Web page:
Objective: Diabetic patients show poor endothelial progenitor cell (EPC) functions and are prone to ischemic micro-vascular or macro-vascular complications. Melatonin has been shown to have protective effects in ischemic injury, possibly in part by modulating the functioning of EBCs. We investigated whether pretreatment with melatonin can restore the impaired functions of EPCs in diabetes.
Methods: Human EPC were isolated and cultured in a high-glucose medium for functional testing. Cell proliferation, nitric oxide (NO) production, and apoptosis assay were examined. A streptozocin (STZ)-induced diabetic mouse model was established to evaluate the actions of chronic hyperglycemia on ischemia-induced blood flow recovery. The circulating EPC number in the peripheral blood was determined by flow cytometry (Sca-1+/Flk-1+).
Results: Incubation with a high-glucose medium (25 mM) significantly suppressed EPC proliferation, reduced NO production, and lessened phosphorylations of Akt and eNOS. Moreover, EPC treated with high-glucose medium increased reactive oxygen species production, promoted cellular apoptosis and senescence, and also inhibited EPC tube formation. Treatment of melatonin could recover these harmful effects. Four weeks after hindlimb ischemia surgery, the STZ-induced diabetic mice had significantly reduced tissue reperfusion, EPC mobilization, and impaired neovascularization in the ischemic hindlimbs compared with the nondiabetic mice. In STZ-induced diabetic mice, the melatonin group showed significantly increased ischemic/non-ischemic limb blood perfusion ratios, higher capillary densities, and improved EPC mobilization.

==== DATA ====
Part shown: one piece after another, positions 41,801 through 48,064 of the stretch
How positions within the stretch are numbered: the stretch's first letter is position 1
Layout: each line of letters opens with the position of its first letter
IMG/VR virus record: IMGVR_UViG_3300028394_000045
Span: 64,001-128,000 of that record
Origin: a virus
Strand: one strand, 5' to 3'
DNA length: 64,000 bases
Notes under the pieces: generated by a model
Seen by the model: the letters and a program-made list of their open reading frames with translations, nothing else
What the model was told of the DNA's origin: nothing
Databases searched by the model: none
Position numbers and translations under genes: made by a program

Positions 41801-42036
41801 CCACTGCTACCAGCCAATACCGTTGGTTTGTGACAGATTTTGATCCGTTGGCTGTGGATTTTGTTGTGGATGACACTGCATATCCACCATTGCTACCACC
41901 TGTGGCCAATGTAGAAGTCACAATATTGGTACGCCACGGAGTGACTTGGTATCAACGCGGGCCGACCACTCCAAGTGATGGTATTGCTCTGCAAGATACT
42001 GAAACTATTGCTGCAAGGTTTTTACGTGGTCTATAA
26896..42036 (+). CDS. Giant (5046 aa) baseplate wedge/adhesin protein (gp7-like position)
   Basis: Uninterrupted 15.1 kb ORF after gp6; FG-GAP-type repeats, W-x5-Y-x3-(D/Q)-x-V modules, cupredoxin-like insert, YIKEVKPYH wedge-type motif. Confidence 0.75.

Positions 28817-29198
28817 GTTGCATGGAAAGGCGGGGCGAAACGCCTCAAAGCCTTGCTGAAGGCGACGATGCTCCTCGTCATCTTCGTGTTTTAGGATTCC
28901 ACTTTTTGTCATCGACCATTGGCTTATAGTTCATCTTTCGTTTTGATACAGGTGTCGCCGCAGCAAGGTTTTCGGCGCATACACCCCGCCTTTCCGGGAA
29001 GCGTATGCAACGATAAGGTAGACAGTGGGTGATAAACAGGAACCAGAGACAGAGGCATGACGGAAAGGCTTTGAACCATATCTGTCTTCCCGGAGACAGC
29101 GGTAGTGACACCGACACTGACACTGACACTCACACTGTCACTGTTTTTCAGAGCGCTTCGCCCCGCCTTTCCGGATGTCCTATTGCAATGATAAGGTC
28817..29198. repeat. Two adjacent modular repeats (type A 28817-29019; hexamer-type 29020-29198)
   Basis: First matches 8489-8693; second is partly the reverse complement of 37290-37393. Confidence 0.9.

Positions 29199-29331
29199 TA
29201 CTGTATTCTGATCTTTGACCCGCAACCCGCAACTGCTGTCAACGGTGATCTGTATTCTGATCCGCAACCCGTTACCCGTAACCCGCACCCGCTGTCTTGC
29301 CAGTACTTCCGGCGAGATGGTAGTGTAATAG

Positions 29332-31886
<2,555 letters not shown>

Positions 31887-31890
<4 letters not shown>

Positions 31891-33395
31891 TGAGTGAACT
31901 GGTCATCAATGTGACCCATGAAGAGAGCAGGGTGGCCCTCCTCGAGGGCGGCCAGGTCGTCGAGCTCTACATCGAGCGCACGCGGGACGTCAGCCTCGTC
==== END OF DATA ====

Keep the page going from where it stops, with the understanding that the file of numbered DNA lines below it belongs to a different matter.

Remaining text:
Conclusion: Chronic hyperglycemia impaired blood flow recovery and EPC mobilization in response to tissue ischemia, and pretreatment of melatonin could reduce these effects.
C. Kuo: None. P. Huang: None. S. Lin: None.